Important Aspects of Reverse Mortgage Applications
If you are worried about maintaining financial stability during retirement you are not alone. Many people struggle with the significant loss of income associated with retiring. One way you can supplement that income is by taking out a reverse mortgage. It is a special kind of home loan reserved solely for applicants who are 62 and older. The biggest benefit from this type of loan is that it does not have to be paid back in the traditional way. Therefore, you can borrow money without feeling financial stress and urgency to repay your debt. Here are some other important aspects of reverse mortgage contracts.
What Do You Need to Get Approved?
Aside from being of age, you obviously must be a homeowner to obtain a reverse mortgage. You must also prove that you live in the home. Despite the fact that you are applying for a reverse mortgage to supplement your income, you must also show a limited degree of financial independence. For example, your reverse mortgage lender will expect you to continue paying your property insurance and other expenses.
Things That Can Cause Reverse Mortgage Defaults
Since reverse mortgages have no scheduled repayment requirements, you cannot easily default on them. However, one term you must follow to prevent default, is that you must stay in the home. If you move out of the home for more than one year, or pass away, the reverse mortgage lender will call in the loan. At that time it must either be paid in full or the property will be sold. Additionally, your family members cannot continue living in the home when you leave unless they pay the balance. If your spouse cosigns the loan, then it cannot be called in until both of you are no longer living or no longer residing in the home. Under any of those circumstances, you or your relatives will be given a set amount of time to make a decision. The standard length of time given by most reverse mortgage lenders is six months.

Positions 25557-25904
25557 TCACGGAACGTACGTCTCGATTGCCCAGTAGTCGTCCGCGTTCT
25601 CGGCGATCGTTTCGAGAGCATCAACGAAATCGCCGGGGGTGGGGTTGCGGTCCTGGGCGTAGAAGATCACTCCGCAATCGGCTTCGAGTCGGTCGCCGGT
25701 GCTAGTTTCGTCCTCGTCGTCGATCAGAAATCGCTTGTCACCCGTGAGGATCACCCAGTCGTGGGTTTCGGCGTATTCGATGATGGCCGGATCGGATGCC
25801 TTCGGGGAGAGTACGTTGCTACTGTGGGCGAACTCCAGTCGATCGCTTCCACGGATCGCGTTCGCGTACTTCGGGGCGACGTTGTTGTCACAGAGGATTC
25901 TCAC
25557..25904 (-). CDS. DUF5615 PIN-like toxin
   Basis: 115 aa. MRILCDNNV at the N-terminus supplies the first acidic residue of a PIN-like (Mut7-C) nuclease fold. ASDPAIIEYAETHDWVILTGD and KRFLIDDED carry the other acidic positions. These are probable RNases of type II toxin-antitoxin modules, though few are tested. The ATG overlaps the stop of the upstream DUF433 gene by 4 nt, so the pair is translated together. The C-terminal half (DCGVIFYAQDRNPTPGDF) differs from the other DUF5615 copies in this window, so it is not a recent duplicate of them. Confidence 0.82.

How Reverse Mortgage Defaults Are Handled
Signing a reverse loan contract does not give the lending institution the right to seize your other assets if the loan comes due and goes unpaid. Additionally, reverse mortgages offer protection for your family since their assets are not part of the loan agreement. Instead, if the home is ever sold and a balance still remains after the sale, that remaining debt will be canceled. If the reverse occurs and the home sale more than covers the remaining balance, the extra money will go to you or your family members.
Things to Know About Reverse Mortgage Renegotiation
Typically your reverse mortgage contract must remain the same for the duration of the mortgage. Therefore, you should discuss your options with a trained reverse mortgage counselor before entering into an agreement. There are some extenuating circumstances where you may be able to add your spouse to your contract after the fact, but you cannot cancel or otherwise renegotiate the loan once the paperwork is signed.
Early Repayment of Reverse Mortgage Balances
Early repayment of reverse mortgage balances is strongly discouraged. In fact, prior to 2012 you would have had to pay high fees for early repayment. Today lenders cannot charge early repayment fees. However, many of them have found legal loopholes allowing them to charge equivalent fees under other names. Therefore, it is best to stick to the agreed upon loan terms.
Your Reverse Mortgage Money Management Options
When taking out a reverse mortgage, you will have almost total control over how the money is managed. The lender will insist that you use some of the income to pay any existing mortgage right away. You may also be required to designate some money for home maintenance in certain circumstances. But typically, you can choose the size of the payment or payments you will receive by selecting a single payment, credit line, or series of ongoing payments.